The preference algorithm works as follows:

  • For any destinations for which the device has no Type 5 route, the device uses Type 2 routes.

  • If the device has a Type 5 route with a matching prefix for a local ESI Type 2 route, it installs the Type 2 route.

  • Otherwise the device prefers the Type 5 route for all other destinations.

With this algorithm, EVPN-VXLAN devices generally prefer Type 5 routes for traffic in or between data centers and in or between VLANs (bridge domains). Type 5 routes are ideal for the purpose of VXLAN overlay routing. However, a device can forward packets more efficiently using Type 2 routes in some cases. One example is when the device learns Type 2 MAC+IP routes for destinations that it only needs to bridge locally. The preference algorithm accounts for that case.

The device does not use MBB actions to effect preference changes due to configuration updates. When making a route preference change, the device first deletes the non-preferred route, then adds the new preferred route. Examples of configuration changes that can cause preference changes include:

  • If you didn't enable Type 5 routes, and then you enable Type 5 routes.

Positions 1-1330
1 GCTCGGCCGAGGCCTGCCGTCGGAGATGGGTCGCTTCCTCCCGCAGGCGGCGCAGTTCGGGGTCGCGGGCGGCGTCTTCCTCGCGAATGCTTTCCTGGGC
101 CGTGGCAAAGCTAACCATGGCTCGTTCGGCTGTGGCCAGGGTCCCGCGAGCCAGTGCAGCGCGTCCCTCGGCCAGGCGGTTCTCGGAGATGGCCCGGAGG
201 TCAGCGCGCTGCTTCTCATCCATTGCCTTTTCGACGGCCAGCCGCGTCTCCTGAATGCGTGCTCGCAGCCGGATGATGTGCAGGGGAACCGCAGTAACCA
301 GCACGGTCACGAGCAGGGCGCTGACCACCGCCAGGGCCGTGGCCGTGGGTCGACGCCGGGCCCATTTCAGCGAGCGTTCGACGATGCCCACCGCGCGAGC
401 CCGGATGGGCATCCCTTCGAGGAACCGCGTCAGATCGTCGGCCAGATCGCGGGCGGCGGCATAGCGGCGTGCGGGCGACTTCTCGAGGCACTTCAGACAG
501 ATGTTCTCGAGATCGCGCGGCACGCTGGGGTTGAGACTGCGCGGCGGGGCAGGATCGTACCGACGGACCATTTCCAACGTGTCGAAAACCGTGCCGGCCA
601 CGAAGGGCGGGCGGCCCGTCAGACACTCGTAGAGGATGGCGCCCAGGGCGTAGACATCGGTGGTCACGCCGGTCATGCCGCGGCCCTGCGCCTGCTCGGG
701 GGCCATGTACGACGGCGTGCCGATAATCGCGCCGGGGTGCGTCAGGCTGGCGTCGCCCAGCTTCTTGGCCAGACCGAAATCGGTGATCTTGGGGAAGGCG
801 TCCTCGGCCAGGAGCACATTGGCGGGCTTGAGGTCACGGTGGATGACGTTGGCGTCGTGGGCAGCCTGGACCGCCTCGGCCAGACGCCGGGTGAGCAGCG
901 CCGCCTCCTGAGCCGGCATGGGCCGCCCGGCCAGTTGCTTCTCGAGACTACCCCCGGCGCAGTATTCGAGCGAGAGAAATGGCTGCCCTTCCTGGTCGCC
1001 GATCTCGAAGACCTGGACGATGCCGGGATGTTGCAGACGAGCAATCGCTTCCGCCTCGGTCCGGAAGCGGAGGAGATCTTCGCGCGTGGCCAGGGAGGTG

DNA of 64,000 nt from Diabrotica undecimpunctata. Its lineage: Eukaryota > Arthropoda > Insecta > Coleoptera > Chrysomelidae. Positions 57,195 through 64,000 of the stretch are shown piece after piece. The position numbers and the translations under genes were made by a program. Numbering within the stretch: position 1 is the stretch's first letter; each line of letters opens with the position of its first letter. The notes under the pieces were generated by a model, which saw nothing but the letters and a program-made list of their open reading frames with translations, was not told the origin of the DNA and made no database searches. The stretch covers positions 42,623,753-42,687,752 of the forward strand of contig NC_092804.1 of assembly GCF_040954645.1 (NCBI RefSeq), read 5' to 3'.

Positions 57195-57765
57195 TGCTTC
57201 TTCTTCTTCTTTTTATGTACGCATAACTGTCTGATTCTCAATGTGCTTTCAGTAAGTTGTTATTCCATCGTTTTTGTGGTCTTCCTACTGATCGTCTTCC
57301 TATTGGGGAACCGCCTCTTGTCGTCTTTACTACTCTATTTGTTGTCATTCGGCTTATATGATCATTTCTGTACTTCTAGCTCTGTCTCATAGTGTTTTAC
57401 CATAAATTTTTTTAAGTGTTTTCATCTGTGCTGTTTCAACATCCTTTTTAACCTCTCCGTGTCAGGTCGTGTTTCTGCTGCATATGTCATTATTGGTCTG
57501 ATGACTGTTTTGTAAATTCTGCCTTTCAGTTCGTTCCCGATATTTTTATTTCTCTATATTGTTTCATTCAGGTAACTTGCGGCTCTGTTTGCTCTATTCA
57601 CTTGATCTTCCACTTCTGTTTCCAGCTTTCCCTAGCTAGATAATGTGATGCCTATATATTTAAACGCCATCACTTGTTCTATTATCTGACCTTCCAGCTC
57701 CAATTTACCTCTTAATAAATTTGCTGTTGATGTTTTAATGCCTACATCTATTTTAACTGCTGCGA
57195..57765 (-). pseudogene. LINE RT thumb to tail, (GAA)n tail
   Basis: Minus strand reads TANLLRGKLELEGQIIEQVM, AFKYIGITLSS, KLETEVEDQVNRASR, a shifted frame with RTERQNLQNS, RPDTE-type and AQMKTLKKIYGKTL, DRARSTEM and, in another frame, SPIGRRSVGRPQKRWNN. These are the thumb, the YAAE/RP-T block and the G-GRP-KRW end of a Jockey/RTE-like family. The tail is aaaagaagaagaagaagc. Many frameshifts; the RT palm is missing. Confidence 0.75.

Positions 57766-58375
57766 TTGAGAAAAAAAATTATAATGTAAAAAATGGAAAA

• When you configure an ESI locally, in which case the device prefers the MAC+IP Type 2 route.

Type 5 Route Options and Policy Options

In your EVPN-VXLAN configuration, use one of these advertising mode options with the ip-prefix-routes statement when you enable Type 5 routes:

  • advertise direct-nexthop—With this option, the device advertises all non-host routes for a VRF as Type 5 advertisements.
  • advertise gateway-address—With this option, the device only advertises prefixes for the IRB interfaces for the extended EVPN instances and bridge domains.

You can also include policy options in your EVPN-VXLAN Type 5 route configuration to refine the routes the device actually imports or advertises.

For example, you can define:

  • A policy to export all local routes and EVPN routes, such as the following

  • A policy that only advertises routes for specific host addresses or prefixes, such as the following: